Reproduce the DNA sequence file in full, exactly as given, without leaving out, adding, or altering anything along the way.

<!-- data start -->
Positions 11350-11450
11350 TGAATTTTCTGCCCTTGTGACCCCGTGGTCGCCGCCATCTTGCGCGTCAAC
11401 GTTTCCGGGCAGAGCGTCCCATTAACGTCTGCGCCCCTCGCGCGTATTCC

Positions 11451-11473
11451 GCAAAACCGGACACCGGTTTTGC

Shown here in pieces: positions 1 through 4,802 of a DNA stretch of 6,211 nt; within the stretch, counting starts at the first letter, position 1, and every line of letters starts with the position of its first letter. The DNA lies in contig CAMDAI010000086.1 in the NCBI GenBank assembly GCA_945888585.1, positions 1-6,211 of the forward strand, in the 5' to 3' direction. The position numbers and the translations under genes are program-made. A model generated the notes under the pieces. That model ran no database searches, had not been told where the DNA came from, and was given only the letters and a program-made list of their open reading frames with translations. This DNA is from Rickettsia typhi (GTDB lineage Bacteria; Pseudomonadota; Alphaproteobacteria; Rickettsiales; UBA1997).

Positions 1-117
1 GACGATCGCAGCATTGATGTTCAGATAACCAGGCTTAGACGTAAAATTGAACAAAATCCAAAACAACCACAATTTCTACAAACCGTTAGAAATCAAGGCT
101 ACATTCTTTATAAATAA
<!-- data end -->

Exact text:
Positions 11350-11450
11350 TGAATTTTCTGCCCTTGTGACCCCGTGGTCGCCGCCATCTTGCGCGTCAAC
11401 GTTTCCGGGCAGAGCGTCCCATTAACGTCTGCGCCCCTCGCGCGTATTCC

Positions 11451-11473
11451 GCAAAACCGGACACCGGTTTTGC

Shown here in pieces: positions 1 through 4,802 of a DNA stretch of 6,211 nt; within the stretch, counting starts at the first letter, position 1, and every line of letters starts with the position of its first letter. The DNA lies in contig CAMDAI010000086.1 in the NCBI GenBank assembly GCA_945888585.1, positions 1-6,211 of the forward strand, in the 5' to 3' direction. The position numbers and the translations under genes are program-made. A model generated the notes under the pieces. That model ran no database searches, had not been told where the DNA came from, and was given only the letters and a program-made list of their open reading frames with translations. This DNA is from Rickettsia typhi (GTDB lineage Bacteria; Pseudomonadota; Alphaproteobacteria; Rickettsiales; UBA1997).

Positions 1-117
1 GACGATCGCAGCATTGATGTTCAGATAACCAGGCTTAGACGTAAAATTGAACAAAATCCAAAACAACCACAATTTCTACAAACCGTTAGAAATCAAGGCT
101 ACATTCTTTATAAATAA